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Irvin Stewart Society Luncheon


Prepared Remarks
June 6, 2014

I am pleased to be here with all of you, both the newest members of the Irvin Stewart Society and those who have been part of this special group for many years.

I know that I am among friends here, including many old friends who remember my first tenure leading West Virginia University.

I have been serving as a university president for more than 30 years, at what feels like half the universities in this country.

But my career as a university president began at West Virginia University when I was only 36 years old.

Wisdom comes with age and experience, so I can confidently say that this time around, I am a new and improved Gordon Gee.

I came back to West Virginia University because I recognize this University’s great potential.

Your generous support shows that you, too, believe in West Virginia University. You want to help us move from excellence to eminence.

Private support plays an increasingly important role in the success of our University.

Private giving enables us to recruit the best and brightest faculty, staff, and students — and to create a world-class learning environment.

It enables us to improve West Virginia’s health, economy, and quality of life. It helps us to save lives through healthcare services, research, and education.

Private giving helps us transform lives.

Many deserving causes could benefit from your generosity, and I am deeply thankful that you have chosen to support West Virginia University.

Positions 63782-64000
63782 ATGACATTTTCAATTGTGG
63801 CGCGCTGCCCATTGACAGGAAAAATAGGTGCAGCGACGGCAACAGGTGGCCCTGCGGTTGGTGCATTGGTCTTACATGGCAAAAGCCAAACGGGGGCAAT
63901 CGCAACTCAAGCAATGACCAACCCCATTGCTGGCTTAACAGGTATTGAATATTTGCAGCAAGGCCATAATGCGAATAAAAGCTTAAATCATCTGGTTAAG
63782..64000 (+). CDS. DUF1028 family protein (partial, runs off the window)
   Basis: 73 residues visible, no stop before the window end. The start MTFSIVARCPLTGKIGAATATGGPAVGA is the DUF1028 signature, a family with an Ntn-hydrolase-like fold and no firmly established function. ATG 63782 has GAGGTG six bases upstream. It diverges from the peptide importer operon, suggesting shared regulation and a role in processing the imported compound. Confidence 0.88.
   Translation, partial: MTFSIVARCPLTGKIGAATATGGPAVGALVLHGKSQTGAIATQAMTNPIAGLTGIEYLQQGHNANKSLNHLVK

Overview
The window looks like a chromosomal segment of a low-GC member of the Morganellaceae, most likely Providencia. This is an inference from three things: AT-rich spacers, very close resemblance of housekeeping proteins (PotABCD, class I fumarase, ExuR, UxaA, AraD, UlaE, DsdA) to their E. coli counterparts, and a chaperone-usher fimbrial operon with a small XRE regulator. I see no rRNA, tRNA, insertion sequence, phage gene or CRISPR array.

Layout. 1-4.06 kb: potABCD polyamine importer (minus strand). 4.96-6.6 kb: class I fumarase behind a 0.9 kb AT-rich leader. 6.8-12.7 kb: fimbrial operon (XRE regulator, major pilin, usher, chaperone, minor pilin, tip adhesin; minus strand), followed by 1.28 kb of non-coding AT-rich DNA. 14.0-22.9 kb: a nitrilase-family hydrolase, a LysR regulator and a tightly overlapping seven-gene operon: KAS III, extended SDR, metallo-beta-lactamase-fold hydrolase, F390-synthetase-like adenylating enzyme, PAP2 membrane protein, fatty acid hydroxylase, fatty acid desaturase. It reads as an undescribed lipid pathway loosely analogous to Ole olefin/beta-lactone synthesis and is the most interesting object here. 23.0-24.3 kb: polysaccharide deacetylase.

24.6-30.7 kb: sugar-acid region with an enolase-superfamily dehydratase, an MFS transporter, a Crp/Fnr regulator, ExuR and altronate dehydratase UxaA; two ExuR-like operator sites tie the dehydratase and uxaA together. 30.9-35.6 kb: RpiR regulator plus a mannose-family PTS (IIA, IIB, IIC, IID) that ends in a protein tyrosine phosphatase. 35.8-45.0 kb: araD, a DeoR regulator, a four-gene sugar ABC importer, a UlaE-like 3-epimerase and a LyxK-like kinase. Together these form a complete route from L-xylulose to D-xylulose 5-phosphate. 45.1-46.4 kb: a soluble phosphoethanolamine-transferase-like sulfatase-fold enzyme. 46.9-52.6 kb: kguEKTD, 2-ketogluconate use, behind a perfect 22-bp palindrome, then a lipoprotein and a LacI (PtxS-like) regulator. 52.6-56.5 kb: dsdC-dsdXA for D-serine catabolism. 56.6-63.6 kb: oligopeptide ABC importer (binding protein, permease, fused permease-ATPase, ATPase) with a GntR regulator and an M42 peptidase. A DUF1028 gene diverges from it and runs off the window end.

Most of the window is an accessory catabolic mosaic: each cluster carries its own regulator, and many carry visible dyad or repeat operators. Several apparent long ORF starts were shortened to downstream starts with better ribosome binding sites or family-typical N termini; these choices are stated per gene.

When President Abraham Lincoln signed the Morrill Act and created land-grant universities, he opened higher education to more citizens than ever before.

By the time Irvin Stewart was leading this University after World War II, the power of land-grant universities was surging.

Today, West Virginia University helps students create the skills they need to succeed in the 21st century. We are advancing knowledge to improve West Virginia and the world.

We live in an era when ideas will be the catalysts of virtually all future economic growth.

Imagination today is what steel was 120 years ago — the very building block of progress.

This summer I am traveling the state, visiting each of its 55 counties, to spread the good word about West Virginia University, who we are, and what we do.

I am going everywhere from the State Fair and to the Boone County Pig Roast on my list of stops.

As I have stated many times since I returned, my biggest goal as president is assuring that 1.8 million West Virginians believe in their hearts and minds that West Virginia University is their University.

West Virginians are counting on us. But we cannot do it alone.

With your help, we can claim this time for West Virginia, and claim for our students an imagination as big as the world itself.

Thank you for making West Virginia University stronger and Mountaineers’ lives better.